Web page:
Shades Of Italy: Top Ten Italian Colours

| Tue, 10/08/2013 - 07:00

There may not be 50 shades of Italian colours but there are more than you might think. Carol King reports on some of the colours that have a very special Italian hue.

Celeste - Italian Sky Blue

Italian sky blue refers to a pale turquoise blue colour that is associated with the Italian bicycle company Bianchi. It is also sometimes called celeste Bianchi or Bianchi green, and is one of the celeste (sky blue) colours that attempt to emulate the colour of a clear sky. Bianchi bicycles are traditionally painted Italian sky blue. Edoardo Bianchi founded the bicycle company in Milan in 1885 and some say the colour emerged because it is meant to reproduce the colour of the Milan sky. However, others have suggested that Edoardo chose the colour to match the eyes of a former queen of Italy for whom made a bicycle. However, it seems most likely Edoardo created the colour using surplus military paint from World War I that he mixed with white to tone down its militaristic connotation. Italian Colour Palette

Rosa Schiaparelli - Schiaparelli Pink

Schiaparelli pink is a shocking pink colour more akin to magenta than pink. It is named after the Italian fashion designer Elsa Schiaparelli. She introduced the colour in 1936, using it for the packaging of her perfume Shocking which was contained in a bottle sculpted by Leonor Fini in the shape of a woman's torso inspired by Mae West's tailor's dummy and Dalí paintings of flower-sellers. The packaging, also designed by Fini, was in shocking pink, which became Schiaparelli's signature colour. This in turn was inspired by the Tête de Belier (Ram's Head), a 17.27ct pink diamond from Cartier owned by heiress Daisy Fellowes, who was one of Schiaparelli's best clients. Rosa Schiaparelli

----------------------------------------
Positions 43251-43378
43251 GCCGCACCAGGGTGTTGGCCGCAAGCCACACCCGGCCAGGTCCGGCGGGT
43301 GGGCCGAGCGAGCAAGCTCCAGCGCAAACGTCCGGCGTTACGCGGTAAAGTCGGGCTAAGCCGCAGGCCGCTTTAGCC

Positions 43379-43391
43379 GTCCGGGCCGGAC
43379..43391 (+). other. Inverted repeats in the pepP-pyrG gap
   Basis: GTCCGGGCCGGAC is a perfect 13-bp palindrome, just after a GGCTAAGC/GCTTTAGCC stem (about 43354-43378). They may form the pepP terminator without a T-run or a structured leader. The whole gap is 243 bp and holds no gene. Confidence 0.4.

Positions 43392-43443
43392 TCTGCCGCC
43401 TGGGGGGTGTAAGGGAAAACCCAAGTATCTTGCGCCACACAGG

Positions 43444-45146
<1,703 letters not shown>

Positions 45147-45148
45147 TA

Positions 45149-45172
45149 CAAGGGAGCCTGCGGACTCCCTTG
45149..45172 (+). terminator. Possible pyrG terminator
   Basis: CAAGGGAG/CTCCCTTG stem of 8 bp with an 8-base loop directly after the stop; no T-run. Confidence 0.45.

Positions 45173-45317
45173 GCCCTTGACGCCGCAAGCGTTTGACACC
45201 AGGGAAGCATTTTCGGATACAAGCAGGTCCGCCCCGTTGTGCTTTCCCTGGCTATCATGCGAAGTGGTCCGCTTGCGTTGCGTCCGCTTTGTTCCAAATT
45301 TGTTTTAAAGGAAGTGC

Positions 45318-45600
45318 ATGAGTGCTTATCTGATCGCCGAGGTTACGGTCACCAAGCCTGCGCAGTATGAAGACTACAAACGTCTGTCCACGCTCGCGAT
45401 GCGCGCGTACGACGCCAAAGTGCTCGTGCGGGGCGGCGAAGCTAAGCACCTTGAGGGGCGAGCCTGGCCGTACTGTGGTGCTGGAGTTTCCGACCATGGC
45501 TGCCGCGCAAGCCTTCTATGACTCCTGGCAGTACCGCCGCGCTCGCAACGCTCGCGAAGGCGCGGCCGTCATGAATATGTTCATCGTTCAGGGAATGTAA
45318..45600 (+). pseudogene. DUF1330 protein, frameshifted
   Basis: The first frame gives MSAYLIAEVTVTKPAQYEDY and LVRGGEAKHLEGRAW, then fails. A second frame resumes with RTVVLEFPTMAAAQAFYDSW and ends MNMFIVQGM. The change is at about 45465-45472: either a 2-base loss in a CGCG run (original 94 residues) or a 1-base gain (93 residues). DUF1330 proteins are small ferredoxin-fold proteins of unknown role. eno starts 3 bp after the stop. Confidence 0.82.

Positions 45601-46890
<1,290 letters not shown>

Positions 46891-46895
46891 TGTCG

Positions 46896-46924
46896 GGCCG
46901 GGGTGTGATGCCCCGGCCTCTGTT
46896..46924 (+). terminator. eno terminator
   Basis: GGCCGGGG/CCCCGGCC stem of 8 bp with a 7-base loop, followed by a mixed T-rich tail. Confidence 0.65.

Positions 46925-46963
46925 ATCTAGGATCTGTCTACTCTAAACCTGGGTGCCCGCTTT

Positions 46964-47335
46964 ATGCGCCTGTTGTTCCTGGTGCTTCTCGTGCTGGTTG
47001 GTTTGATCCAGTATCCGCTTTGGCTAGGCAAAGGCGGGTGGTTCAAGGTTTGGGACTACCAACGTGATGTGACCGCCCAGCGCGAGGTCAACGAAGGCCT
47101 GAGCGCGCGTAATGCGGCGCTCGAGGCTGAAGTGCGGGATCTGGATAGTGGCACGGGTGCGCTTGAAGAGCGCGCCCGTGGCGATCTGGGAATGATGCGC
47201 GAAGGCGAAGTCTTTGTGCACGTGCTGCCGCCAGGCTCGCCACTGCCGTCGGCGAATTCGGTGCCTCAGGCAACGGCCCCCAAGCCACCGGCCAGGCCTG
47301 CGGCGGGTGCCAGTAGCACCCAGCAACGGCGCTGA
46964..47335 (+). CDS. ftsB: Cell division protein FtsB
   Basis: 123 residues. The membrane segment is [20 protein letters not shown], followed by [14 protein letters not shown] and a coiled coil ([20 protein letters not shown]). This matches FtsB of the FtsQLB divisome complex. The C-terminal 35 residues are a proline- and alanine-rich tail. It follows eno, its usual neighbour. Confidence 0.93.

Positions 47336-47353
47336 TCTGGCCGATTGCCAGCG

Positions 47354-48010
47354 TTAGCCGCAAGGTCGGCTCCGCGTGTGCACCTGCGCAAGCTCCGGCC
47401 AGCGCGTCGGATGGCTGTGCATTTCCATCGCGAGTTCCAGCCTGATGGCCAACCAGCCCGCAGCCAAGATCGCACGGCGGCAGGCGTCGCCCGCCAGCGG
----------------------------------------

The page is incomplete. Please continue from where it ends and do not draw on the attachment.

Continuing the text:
Verde Veronese - Paolo Veronese Green

Paolo Veronese green is an intense dark shade of green. It is named after the 16th-century Venetian painter Paolo Veronese. You can see Paolo Veronese green in the artist’s painting ‘Lucretia’ of
 1583 that depicts the mythical figure of Roman history whose rape by the Etruscan king’s son and her subsequent suicide are said to have lead to the foundation of the Roman Republic. The painting hangs in
Vienna’s Kunsthistorisches Museum and shows Lucretia wearing a striking green skirt. However, according to experts, the painter did not invent the colour named after him. It existed in the 14th century and came about via a painting technique employed by Veronese and other Venetian painters of that time.  Verde Veronese

Terra di Siena - Sienna